Change of plans for a visitor centre
In the midst of turning the King’s House into a visitor centre, the moisture problems in the main University building became worse and required a change of plans. The new plan is that the main University building will be made into a visitor centre, and the University management and Office of the Vice-Chancellor will move into the King’s House.
The project of turning the King’s House into a visitor centre began in mid-2016, with the anticipated start of renovation, reconstruction and building of a new addition in autumn 2018. Meanwhile, however, moisture damage was discovered in the main University building. University director Susanne Kristensson, who is responsible for the building and the staff in it, argues that the building must be emptied of its staff in order to eradicate the moisture. Given that both buildings would be empty and under renovation, an opportunity presented itself to rethink the previous decision taken regarding the visitor centre. Which of the two buildings would be best suited as a visitor centre and which is most suitable for administration? After many meetings and finally a workshop in January this year, at which all the pros and cons of the buildings were considered, the vice-chancellor concluded that the visitor centre would be best placed in the main University building, but that both buildings are to be open to the public.
The benefits of having the visitor centre in the main University building include it being more spacious and that it already attracts many visitors looking for information. There is plenty of room to have an information counter and LU shop, and opportunity for more study areas than in the King’s House. Overall, the vice-chancellor finds that the main University building offers greater development opportunities for a visitor centre, including space for exhibitions of the University’s art collection on the third floor, and an exhibition about Helgo Zettervall’s architecture and the history of the building on the second.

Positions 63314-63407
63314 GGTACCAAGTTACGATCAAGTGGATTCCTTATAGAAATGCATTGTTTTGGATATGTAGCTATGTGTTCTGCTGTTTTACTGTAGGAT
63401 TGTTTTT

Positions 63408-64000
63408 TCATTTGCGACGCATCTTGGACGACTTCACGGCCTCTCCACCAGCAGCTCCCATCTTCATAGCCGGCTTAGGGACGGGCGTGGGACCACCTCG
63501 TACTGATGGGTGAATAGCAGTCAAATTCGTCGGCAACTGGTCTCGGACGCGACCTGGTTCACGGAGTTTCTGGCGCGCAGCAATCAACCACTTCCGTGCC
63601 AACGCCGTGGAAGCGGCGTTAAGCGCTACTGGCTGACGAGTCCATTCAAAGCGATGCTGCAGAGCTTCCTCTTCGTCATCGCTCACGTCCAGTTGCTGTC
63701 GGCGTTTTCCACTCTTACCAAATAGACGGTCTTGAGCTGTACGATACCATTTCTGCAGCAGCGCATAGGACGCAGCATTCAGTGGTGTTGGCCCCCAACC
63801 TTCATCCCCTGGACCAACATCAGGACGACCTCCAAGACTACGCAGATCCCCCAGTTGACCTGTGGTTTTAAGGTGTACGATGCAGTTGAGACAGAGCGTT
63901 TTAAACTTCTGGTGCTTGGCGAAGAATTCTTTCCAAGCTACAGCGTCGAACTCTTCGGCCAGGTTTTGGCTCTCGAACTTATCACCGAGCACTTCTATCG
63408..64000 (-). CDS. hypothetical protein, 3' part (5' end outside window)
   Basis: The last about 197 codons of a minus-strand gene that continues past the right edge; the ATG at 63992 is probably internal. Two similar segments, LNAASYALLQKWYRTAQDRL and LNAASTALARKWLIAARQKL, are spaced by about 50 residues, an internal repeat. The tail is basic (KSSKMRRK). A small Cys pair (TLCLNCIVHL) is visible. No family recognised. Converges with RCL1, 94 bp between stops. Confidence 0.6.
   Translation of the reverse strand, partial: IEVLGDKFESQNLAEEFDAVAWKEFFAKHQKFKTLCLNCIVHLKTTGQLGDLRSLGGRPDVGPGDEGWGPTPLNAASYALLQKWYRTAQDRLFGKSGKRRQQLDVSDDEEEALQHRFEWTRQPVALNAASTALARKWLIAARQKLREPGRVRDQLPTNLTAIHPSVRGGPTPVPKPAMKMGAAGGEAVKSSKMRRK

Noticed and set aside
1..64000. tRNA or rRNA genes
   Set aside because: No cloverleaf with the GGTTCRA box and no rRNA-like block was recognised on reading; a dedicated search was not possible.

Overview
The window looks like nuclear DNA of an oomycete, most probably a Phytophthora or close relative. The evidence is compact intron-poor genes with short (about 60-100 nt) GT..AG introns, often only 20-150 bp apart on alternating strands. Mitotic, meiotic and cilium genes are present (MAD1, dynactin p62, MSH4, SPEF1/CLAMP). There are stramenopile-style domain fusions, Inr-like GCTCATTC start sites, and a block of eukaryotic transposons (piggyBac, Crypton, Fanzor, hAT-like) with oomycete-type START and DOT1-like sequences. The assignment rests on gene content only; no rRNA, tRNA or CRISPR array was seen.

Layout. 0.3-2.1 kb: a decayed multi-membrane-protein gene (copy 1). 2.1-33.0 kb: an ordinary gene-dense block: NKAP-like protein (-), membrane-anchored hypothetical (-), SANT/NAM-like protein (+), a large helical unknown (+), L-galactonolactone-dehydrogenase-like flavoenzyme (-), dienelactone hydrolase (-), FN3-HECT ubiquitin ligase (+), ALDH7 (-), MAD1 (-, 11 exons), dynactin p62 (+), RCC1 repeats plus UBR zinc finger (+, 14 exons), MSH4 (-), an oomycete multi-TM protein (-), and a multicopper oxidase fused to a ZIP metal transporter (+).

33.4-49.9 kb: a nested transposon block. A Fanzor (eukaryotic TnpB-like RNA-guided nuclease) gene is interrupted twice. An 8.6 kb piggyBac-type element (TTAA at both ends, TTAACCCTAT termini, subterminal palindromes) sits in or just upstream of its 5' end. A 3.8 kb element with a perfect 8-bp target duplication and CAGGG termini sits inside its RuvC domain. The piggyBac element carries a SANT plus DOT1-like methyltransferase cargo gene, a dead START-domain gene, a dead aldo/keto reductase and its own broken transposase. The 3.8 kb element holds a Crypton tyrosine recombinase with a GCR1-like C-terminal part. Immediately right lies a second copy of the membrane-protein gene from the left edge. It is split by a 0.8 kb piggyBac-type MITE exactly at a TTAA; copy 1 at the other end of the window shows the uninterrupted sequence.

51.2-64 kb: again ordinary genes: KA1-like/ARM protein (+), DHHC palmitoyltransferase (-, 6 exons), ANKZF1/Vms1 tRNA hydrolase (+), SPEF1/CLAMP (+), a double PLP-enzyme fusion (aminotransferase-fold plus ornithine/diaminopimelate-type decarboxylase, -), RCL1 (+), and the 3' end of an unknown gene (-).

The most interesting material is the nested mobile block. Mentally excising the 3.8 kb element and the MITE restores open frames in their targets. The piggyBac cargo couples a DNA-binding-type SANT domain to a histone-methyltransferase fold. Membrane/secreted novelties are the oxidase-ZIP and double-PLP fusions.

The visitor centre will also have an exhibition about the University’s history. Between 1688 and 1882 (when the main University building was inaugurated), the King’s House was the centre for most of the University’s activities. By moving the exhibition from the King’s House to the main University building, the opportunity to experience the University’s early history in person is lost. The move will therefore require the historical exhibition to be reworked. The exhibition will be displayed in the southern wing on the ground floor of the main University building, and some parts in the Pillared Hall. However, a small exhibition about the history of the King’s House and the people who worked there is intended to be placed on the ground floor of the King’s House.
Both buildings have great symbolic value and need to be made more accessible to the public, argues the vice-chancellor. A student tour guide project will be launched, offering guided tours of the auditorium of the main University building, and of the exhibitions in both buildings. The Carolina Hall in the King’s House will be bookable for meetings, conferences and social events.
The Consistory room as well as the vice-chancellor’s and university director’s offices in the main University building will remain intact but will be used more broadly, as official meeting rooms, for example.
The process of turning the main University building into a visitor centre involves looking back to what once was. The University’s historically well-versed archivist Fredrik Tersmeden says that both the Historical Museum and the former Ancient History Museum were housed in the Pillared Hall, and that there were lecture halls on the second floor and exhibition activities on the third. The University administration and management have always been situated on the ground floor.
“It feels a bit strange that the vice-chancellor and the management will no longer be in the building that was intended for them. Obviously, it will be nice to see the main University building becoming more open to the public, but it’s a pity that it will be at the expense of the exhibition of the University’s history”, says Fredrik Tersmeden, who has been involved in planning the exhibition project for the King’s House.
The plans for the King’s House will now need to be adapted to the building’s new purpose, causing a delay in the renovation. It is also not clear (at the time of writing) when the moisture eradication in the main University building can begin. A search for evacuation premises for the affected staff is underway, and as soon as the building is emptied, the National Property Board of Sweden will begin the eradication. As the building must also be adapted to the needs of the new visitor centre, the project will become more expensive.